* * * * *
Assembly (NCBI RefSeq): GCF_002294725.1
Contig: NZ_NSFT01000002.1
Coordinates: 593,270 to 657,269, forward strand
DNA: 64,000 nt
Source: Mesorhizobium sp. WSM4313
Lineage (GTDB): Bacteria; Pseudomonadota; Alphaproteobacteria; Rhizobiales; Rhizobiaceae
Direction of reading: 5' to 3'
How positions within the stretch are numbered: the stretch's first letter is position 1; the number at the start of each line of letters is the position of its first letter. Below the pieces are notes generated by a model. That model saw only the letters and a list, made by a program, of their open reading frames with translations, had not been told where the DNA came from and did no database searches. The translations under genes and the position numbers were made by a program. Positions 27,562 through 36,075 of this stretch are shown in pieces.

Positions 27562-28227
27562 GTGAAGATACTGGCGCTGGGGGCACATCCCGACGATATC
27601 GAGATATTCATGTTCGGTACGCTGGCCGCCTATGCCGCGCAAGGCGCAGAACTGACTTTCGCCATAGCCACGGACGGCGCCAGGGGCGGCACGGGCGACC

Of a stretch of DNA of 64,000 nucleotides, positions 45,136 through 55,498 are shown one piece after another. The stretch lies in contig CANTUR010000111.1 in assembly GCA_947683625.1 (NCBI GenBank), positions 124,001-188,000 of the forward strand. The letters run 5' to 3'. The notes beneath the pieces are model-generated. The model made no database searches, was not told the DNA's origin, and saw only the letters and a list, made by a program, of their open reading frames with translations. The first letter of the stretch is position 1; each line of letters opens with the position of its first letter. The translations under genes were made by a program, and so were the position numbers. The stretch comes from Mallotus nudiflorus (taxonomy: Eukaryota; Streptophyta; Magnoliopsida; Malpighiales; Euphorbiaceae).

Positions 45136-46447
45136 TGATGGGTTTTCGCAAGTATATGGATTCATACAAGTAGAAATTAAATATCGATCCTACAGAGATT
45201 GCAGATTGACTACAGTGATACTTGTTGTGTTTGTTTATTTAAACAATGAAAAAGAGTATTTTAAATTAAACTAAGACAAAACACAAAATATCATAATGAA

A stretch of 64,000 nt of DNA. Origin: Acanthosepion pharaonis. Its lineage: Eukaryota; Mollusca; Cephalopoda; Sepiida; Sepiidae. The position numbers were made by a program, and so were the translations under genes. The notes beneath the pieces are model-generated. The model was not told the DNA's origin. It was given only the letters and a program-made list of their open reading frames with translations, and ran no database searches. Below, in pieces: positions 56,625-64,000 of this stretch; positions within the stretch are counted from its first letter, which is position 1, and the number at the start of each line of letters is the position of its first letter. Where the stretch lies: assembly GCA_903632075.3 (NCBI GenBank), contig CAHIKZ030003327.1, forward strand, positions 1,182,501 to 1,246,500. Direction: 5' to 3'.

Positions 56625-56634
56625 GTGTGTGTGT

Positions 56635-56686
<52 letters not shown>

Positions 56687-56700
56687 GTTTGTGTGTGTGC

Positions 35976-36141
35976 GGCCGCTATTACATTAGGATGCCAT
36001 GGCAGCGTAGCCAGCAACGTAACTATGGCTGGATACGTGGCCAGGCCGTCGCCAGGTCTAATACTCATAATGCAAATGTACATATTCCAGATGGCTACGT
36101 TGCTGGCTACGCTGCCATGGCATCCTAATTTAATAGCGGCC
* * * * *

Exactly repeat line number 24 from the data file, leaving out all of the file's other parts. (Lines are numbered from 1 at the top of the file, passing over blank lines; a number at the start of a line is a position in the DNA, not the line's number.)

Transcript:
35976 GGCCGCTATTACATTAGGATGCCAT